Current reads : Prince

. October 23, 2012.
Prince

Dearly beloved, we are gathered here today to discuss a book; nay, THE book, on this crazy little thing called Prince. And, baby, it’s a star.
Much has been written about the legendary Minneapolis wunderkind Prince during the course of his 30+ year career, with bios ranging from the brilliant (“Prince: A Pop Life” by Dave Hill) to the mediocre (“Purple Reign” by Liz Jones) to the execrable (“Possessed: The Rise and Fall of Prince” by Alex Hahn). But author/screenwriter/lecturer Matt Thorne has written what should be the final word on the mad genius known as Prince Rogers Nelson. At a spine-busting 562 pages, there is now quite literally nothing more to say about Prince or his music. It’s all here—dance, sex, romance, and above all, the music. Oh my God, the music.

What immediately separates “Prince” from any previous bio written on the man is that Thorne avoids most of the clichés that typically befall the celeb biography. In an age of Kitty Kelleys and Andrew Mortons, Thorne doesn’t focus on the more lurid aspects of Prince’s life, nor does he even really tell the story chronologically. Little attention is given to Prince’s love affairs (outside of which muse inspired which song) or his personal eccentricities but Thorne analyzes  Prince’s music to an almost microscopic degree, dissecting his vast discography with an attention to detail that borders on being overwhelming. Filled with fantastic interviews with former Prince collaborators including Dez Dickerson, Matt Fink, Wendy Melvoin and Lisa Coleman; even ol’ Chris Moon, who gave Prince his first crack at a professional recording studio way back in the mid-‘70s.

Obviously, this book will only really appeal to Prince fans and to music scholars who truly wish to understand the true depths of Prince’s artistry and genius, but those purple-minded freaks who can breathlessly describe what it was like the first time they heard Prince will find this book to be downright orgasmic. Pop culture and music theory professors across the world will no doubt be sending their students to the college bookstore to buy this tome and considering what a page-turner it is, this one will unlikely be returned on “sell your textbooks back” day (for the record, physical copies of “Prince” aren’t yet available in the States yet but you can order the paperback edition from Amazon’s UK site. The Kindle edition is readily available at the regular Amazon site.).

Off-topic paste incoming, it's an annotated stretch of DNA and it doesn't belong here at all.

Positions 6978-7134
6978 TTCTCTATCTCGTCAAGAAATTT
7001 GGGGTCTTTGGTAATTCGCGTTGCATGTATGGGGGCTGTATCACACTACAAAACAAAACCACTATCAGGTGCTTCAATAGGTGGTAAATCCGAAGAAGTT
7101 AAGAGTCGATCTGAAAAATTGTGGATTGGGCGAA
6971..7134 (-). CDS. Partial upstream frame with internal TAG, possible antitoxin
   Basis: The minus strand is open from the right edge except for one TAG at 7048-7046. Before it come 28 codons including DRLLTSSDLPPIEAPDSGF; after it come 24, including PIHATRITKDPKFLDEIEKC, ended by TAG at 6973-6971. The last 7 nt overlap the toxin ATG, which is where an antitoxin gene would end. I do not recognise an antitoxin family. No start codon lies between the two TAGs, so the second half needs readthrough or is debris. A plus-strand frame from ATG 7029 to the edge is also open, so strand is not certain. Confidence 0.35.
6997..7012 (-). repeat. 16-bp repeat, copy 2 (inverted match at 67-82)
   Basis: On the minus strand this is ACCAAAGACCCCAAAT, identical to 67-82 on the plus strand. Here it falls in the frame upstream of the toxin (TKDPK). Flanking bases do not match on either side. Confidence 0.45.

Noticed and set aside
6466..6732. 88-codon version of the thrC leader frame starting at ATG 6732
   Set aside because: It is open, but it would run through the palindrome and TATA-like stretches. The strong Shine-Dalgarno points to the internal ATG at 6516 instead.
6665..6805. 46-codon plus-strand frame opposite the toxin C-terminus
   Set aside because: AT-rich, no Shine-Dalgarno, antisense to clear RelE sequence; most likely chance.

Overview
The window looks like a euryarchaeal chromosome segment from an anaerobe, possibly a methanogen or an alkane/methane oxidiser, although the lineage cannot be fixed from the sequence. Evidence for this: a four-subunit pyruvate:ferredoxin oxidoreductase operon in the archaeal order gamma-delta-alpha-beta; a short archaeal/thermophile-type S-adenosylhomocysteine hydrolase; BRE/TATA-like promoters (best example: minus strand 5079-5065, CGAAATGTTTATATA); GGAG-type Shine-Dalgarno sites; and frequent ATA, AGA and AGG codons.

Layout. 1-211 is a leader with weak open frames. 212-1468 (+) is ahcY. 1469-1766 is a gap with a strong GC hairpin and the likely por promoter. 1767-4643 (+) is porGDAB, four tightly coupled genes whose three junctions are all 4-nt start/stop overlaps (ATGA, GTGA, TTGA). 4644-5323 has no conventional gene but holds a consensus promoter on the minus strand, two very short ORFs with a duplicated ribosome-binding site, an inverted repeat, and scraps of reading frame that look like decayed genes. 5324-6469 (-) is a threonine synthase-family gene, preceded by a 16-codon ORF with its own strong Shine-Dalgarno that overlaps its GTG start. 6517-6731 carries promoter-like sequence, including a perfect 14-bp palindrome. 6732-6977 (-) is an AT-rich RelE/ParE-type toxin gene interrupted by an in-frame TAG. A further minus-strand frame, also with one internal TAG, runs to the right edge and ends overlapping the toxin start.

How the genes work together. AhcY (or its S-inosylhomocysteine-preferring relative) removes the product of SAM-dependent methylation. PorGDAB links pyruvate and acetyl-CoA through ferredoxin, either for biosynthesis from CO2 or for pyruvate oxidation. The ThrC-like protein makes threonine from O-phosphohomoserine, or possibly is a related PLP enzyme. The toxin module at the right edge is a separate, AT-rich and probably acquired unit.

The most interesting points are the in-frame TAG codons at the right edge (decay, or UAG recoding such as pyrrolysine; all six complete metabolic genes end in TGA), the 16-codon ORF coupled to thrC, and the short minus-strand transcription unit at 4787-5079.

Thorne does an amazing job of not only charting the course of Prince’s artistic development but of showing exactly how and why Prince still matters in a day when no one really buys CDs anymore and the only way an unknown artist stands a chance of being signed is to appear on “American Idol” or “The Voice” or to become a YouTube sensation. While Prince was one of the true pioneers of the online music world (he mentioned the concept of file-sharing as far back as ’95 in the song “Get Wild”), he ended up renouncing the Internet as “dead” just a few years ago. There’s no official website, no Prince videos on YouTube, and he hasn’t followed the road usually taken by other aging music titans by remastering and rereleasing his back catalog with outtakes and extra tracks. Thorne may be an amazing journalist and researcher but he’s also clearly a fan and he gets just as frustrated with Prince as all of us who continued to buy his albums during the years when he was writing ‘Slave’ on his face and using that male/female symbol as his name. And let me tell you, if you declared yourself a Prince fan during those wilderness years, you often got some pretty frosty looks.

But “Prince” reminds us that despite Prince’s many missteps (like, oh, say, “discovering” Carmen Electra), this enigmatic man remains one of the few musicians since the invention of rock-n-roll to ever have truly been touched by genius. Thorne has accomplished a truly remarkable task by producing the definitive work on one of the world’s most important artists—not an easy thing to do. But he’s done it.

“Prince” by Matt Thorne
Faber and Faber, 562 pages